Future Tenant preps for 11th annual festival

Courtesy of Kate Martin- Future Tenant will be hosting the 11th annual Future Ten Play Festival this Friday.

By: Sam Fatula | A&E Editor

Courtesy of Kate Martin- Future Tenant will be hosting the 11th annual Future Ten Play Festival this Friday.
Courtesy of Kate Martin- Future Tenant will be hosting the 11th annual Future Ten Play Festival this Friday.

As the city of Pittsburgh continually evolves through its cultural renaissance, additional forms of artistic ability and entertainment have begun to develop exponentially. The traditional Pittsburgh Symphony Orchestra perform their renditions of classical compositions nearly every week. A local up-and-coming act can be seen debuting its talents at the Byham Theater. Truly, the Cultural District is becoming the borough that never sleeps.

Future Tenant has proven to be one of the numerous groups in the District that have displayed an innovative concept to the local community and continues to churn out successful events annually. On Friday, the organization will put together their most popular event known as the Future Ten Play Festival.

The Festival is celebrating its 11th annual exhibition that showcases the talent of prospective producers and directors by giving them a unique platform to express their ability and creativity. Although this may sound like any other playwright event, Future Tenant’s festivities have a challenging twist that demand the attention of potential audiences and especially the strengths of the producer. Each play must be eight to ten minutes in length. No more, no less.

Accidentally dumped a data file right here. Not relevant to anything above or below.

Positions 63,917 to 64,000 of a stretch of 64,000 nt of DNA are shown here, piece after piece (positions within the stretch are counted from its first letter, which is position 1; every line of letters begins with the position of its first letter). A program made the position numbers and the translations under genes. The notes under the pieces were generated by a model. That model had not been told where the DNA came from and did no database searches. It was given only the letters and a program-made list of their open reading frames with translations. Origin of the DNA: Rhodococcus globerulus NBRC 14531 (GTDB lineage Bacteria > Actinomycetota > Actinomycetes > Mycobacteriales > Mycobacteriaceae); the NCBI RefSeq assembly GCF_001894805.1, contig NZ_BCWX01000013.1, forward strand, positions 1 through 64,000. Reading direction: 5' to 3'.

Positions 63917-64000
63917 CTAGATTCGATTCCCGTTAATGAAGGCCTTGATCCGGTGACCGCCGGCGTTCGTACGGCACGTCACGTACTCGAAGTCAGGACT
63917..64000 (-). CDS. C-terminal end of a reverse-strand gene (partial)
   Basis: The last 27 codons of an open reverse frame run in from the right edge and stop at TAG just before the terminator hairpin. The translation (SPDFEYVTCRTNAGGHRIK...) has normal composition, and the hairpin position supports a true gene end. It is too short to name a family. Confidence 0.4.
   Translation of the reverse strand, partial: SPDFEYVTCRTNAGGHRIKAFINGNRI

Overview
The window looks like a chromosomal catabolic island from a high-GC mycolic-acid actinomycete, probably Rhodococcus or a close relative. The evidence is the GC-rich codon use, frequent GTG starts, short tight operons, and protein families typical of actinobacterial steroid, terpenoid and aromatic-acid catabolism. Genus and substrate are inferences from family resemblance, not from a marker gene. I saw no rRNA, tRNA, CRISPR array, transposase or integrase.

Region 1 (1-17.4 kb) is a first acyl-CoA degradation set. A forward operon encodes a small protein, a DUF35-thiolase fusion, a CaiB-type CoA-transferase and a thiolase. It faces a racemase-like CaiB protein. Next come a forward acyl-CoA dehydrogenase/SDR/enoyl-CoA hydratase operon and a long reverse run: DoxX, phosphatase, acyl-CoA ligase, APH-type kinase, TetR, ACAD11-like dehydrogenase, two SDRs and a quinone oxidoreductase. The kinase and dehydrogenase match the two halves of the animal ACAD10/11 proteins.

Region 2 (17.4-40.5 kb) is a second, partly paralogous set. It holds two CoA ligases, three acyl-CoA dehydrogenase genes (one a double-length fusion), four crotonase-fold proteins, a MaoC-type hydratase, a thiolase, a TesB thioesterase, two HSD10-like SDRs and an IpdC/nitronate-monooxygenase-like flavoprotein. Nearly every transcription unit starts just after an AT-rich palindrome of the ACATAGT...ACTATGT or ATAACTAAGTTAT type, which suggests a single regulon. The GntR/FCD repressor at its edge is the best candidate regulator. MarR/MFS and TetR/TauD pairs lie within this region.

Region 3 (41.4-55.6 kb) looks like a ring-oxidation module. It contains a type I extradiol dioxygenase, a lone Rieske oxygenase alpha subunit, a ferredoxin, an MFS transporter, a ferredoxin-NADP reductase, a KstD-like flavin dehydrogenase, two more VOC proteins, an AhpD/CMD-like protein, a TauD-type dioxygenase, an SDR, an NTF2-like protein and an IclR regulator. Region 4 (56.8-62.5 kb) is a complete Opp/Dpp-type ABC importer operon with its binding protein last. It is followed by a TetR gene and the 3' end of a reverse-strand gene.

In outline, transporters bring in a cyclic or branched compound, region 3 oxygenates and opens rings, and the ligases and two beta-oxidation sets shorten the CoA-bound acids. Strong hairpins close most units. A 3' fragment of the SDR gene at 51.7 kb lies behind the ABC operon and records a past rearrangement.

Every year, Future Tenant receives hundreds of submissions from various artists, though only ten are chosen from a panel of anonymous readers. This year’s Festival ranges from playwrights that cover different parts of the country and some that call Pittsburgh home. Even though they may not come from the same area, most of the plays that will be performed Friday evening will have one clear theme: pure fun.

Most of the productions that will be seen this weekend evoke comedic tones simply by their titles, which is necessary given the short amount of time each performance lasts. Many of the plays are centralized around casual jokes and comedic values that are easy to understand in rapid succession.

In the self-explanatory short titled Pee Buddies, a pair of friends take bathroom jokes to another level. Written by Shane Murphy, the actors of the production explore the masculine mind frame of using a urinal with friends. Another act that is fueled by laughs will be Proposition 324, which takes the ongoing trend of zombie apocalypse and science fiction cinema with a satirical point of view.

This production, penned by Tina L. Bubonovich, sets the scene with three zombie characters that reside in an anti-zombie community, which put together a plan to request equal rights for the undead. The play features everyone’s desire to be more socially conscious and also takes a laugh at a parody of The Walking Dead.

Other productions during the evening follow a much simpler plot, but also apply a similar comedic sense. This can be seen in the play called The Writer. The basic plot examines the lives of a playwright with his significant other in a cafe, when suddenly they realize that their lives are not exactly what they seem, as the pair undergo the reality check of starring in their own play, i.e. “breaking the fourth wall”.

The rest of the Festival include multiple original concepts that are arguably classified as strange. Jo Morello’s play titled Talkback stars a young William Shakespeare who uses grant-sponsored technology, only to be criticized for his poor tech savvy abilities later on.

Whatever the premise of the play may be, Ten 11 will be sure to make you laugh from the outrageous writing. Attendees can check out all ten productions for a fee of $10.